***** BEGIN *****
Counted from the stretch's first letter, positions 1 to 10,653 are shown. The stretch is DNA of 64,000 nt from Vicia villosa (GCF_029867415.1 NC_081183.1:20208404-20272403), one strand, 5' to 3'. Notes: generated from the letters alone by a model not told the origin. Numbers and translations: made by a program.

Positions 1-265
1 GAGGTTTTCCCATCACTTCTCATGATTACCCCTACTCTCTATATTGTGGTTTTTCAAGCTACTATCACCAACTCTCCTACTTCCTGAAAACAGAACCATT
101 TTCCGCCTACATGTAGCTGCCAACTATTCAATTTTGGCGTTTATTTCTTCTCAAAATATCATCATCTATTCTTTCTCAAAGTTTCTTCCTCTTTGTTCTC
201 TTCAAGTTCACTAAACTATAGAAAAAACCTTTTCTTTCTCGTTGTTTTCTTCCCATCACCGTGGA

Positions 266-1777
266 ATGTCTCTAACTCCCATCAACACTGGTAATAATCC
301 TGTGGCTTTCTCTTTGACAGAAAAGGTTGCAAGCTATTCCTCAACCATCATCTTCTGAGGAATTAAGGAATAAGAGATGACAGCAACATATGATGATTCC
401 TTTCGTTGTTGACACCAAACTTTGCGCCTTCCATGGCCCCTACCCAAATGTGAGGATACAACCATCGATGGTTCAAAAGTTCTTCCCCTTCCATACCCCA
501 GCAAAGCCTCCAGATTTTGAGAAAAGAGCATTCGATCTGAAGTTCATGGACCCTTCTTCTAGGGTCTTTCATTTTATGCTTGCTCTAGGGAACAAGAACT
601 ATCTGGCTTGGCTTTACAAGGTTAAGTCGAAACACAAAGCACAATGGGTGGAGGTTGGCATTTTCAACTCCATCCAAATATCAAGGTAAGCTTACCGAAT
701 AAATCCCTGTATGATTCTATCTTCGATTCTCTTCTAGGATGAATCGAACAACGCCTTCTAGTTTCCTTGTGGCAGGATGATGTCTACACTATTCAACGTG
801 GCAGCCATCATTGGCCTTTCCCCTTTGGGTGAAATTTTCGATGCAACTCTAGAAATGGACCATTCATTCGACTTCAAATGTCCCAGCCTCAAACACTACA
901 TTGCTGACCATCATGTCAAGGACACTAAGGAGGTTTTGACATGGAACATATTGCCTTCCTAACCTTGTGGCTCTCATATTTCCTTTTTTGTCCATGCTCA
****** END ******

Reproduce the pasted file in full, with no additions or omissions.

Counted from the stretch's first letter, positions 1 to 10,653 are shown. The stretch is DNA of 64,000 nt from Vicia villosa (GCF_029867415.1 NC_081183.1:20208404-20272403), one strand, 5' to 3'. Notes: generated from the letters alone by a model not told the origin. Numbers and translations: made by a program.

Positions 1-265
1 GAGGTTTTCCCATCACTTCTCATGATTACCCCTACTCTCTATATTGTGGTTTTTCAAGCTACTATCACCAACTCTCCTACTTCCTGAAAACAGAACCATT
101 TTCCGCCTACATGTAGCTGCCAACTATTCAATTTTGGCGTTTATTTCTTCTCAAAATATCATCATCTATTCTTTCTCAAAGTTTCTTCCTCTTTGTTCTC
201 TTCAAGTTCACTAAACTATAGAAAAAACCTTTTCTTTCTCGTTGTTTTCTTCCCATCACCGTGGA

Positions 266-1777
266 ATGTCTCTAACTCCCATCAACACTGGTAATAATCC
301 TGTGGCTTTCTCTTTGACAGAAAAGGTTGCAAGCTATTCCTCAACCATCATCTTCTGAGGAATTAAGGAATAAGAGATGACAGCAACATATGATGATTCC
401 TTTCGTTGTTGACACCAAACTTTGCGCCTTCCATGGCCCCTACCCAAATGTGAGGATACAACCATCGATGGTTCAAAAGTTCTTCCCCTTCCATACCCCA
501 GCAAAGCCTCCAGATTTTGAGAAAAGAGCATTCGATCTGAAGTTCATGGACCCTTCTTCTAGGGTCTTTCATTTTATGCTTGCTCTAGGGAACAAGAACT
601 ATCTGGCTTGGCTTTACAAGGTTAAGTCGAAACACAAAGCACAATGGGTGGAGGTTGGCATTTTCAACTCCATCCAAATATCAAGGTAAGCTTACCGAAT
701 AAATCCCTGTATGATTCTATCTTCGATTCTCTTCTAGGATGAATCGAACAACGCCTTCTAGTTTCCTTGTGGCAGGATGATGTCTACACTATTCAACGTG
801 GCAGCCATCATTGGCCTTTCCCCTTTGGGTGAAATTTTCGATGCAACTCTAGAAATGGACCATTCATTCGACTTCAAATGTCCCAGCCTCAAACACTACA
901 TTGCTGACCATCATGTCAAGGACACTAAGGAGGTTTTGACATGGAACATATTGCCTTCCTAACCTTGTGGCTCTCATATTTCCTTTTTTGTCCATGCTCA